My voice has been publicly absent until now. As the number of COVID cases rises, however, those with long COVID are statistically also increasing. The higher those numbers, the more of us in this nation there will be who suffer for months on end, not the two weeks generally assumed to be the case for those who are not hospitalized.
Collective trauma, which is really what the world is currently experiencing, requires a shift in reality from that safe place of denial, to the acknowledgment that life has permanently changed. The loved ones of the over 200,000 people who abruptly died in the United States have suffered incomprehensible loss. Numbers of infected children, teens, and young adults continue to rise: do we really want to further risk our country’s future? As I know from my support group, there are also children with months of similarly cycling symptoms, much ignored like long-hauler adults. Finally, stories are starting to emerge about long COVID in kids, yet no one in the medical field has truly taken the time to study long COVID in children, because the recurring message from the start has been that kids are not impacted.
I frequently offer encouragement to those in the worst throes of the illness, that it is not forever, that they will heal over time. I believe they will have better seconds and minutes and hours and days that will stack on top of one another. I believe that full recovery is possible, not just for us individuals, but for our nation and the world, as well.
Yet, the first step is to admit we are a world in pain; this has changed us. We need to stop pretending the physical and emotional impact of this disease is “mild” or “tolerable,” or that it is worth sacrificing the few for the many. We need to stop minimizing COVID-19 and what it has the potential to do, and we need to stop acting like we know what it looks like over the long-term. We must start by listening to long-haulers and creating longitudinal studies with them at the center. More post-COVID care centers need to open with financial support to allow accessibility for anyone symptomatic for long COVID, whether patients prove it with positive test results or not. We need to stop assuming that someone asymptomatic or mildly impacted with a “cold” will therefore never experience emerging symptoms, as we now know that even young athletes can suffer serious complications weeks or even months later. We must stop saying that an individual who died of COVID had underlying conditions—or was in “perfect” health as if that person is an exception—because that centers the concept of agency (and often blame) with the individual, when in fact our leaders have failed us. We must provide financial, medical, and employment protections to anyone presumed positive based on symptoms, and not make this dependent on unreliable testing rooted in timing and privilege.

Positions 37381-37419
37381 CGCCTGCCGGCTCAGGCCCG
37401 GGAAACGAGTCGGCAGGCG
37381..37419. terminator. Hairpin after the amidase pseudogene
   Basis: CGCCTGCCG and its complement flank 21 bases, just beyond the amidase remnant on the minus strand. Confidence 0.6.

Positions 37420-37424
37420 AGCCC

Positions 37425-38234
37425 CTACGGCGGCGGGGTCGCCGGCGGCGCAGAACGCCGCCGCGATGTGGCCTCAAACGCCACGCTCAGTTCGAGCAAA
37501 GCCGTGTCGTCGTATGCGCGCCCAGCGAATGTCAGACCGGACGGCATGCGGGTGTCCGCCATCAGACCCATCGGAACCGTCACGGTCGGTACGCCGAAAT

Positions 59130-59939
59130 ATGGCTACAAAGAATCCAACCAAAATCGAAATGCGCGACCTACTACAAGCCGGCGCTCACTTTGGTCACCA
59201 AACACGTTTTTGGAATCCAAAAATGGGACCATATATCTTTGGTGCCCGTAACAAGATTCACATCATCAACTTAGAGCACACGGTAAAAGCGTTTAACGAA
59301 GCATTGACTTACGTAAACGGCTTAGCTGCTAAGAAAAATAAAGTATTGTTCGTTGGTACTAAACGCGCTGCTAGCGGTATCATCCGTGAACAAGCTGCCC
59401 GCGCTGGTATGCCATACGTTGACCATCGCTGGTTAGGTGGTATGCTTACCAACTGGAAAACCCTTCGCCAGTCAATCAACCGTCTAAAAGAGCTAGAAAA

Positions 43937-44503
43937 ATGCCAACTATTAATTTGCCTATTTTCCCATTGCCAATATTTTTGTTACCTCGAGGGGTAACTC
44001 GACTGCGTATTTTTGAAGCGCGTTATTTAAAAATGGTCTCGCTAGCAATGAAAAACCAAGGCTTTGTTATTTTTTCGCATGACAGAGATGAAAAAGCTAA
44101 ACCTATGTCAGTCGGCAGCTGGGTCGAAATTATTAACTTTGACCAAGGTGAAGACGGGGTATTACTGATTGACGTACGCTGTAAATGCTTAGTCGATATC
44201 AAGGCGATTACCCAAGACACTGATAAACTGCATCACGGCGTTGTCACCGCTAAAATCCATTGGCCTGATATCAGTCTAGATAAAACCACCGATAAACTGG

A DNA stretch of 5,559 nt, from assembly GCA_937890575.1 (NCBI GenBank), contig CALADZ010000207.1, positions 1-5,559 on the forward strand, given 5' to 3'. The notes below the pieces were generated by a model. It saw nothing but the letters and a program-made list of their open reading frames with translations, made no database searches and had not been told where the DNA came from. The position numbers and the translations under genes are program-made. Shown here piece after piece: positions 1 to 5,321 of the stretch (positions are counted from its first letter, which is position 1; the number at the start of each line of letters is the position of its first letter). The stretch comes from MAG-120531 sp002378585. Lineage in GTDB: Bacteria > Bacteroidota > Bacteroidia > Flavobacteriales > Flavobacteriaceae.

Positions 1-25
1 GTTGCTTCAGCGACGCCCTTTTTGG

Medical hope arises for individuals, and for the collective, when a problem is acknowledged with grace and honesty and when considerations for individual differences are provided, even when all the pieces are unknown. We must be confident that when we speak, someone will hear. We must raise our voices toward positive change, no matter how much it might hurt. v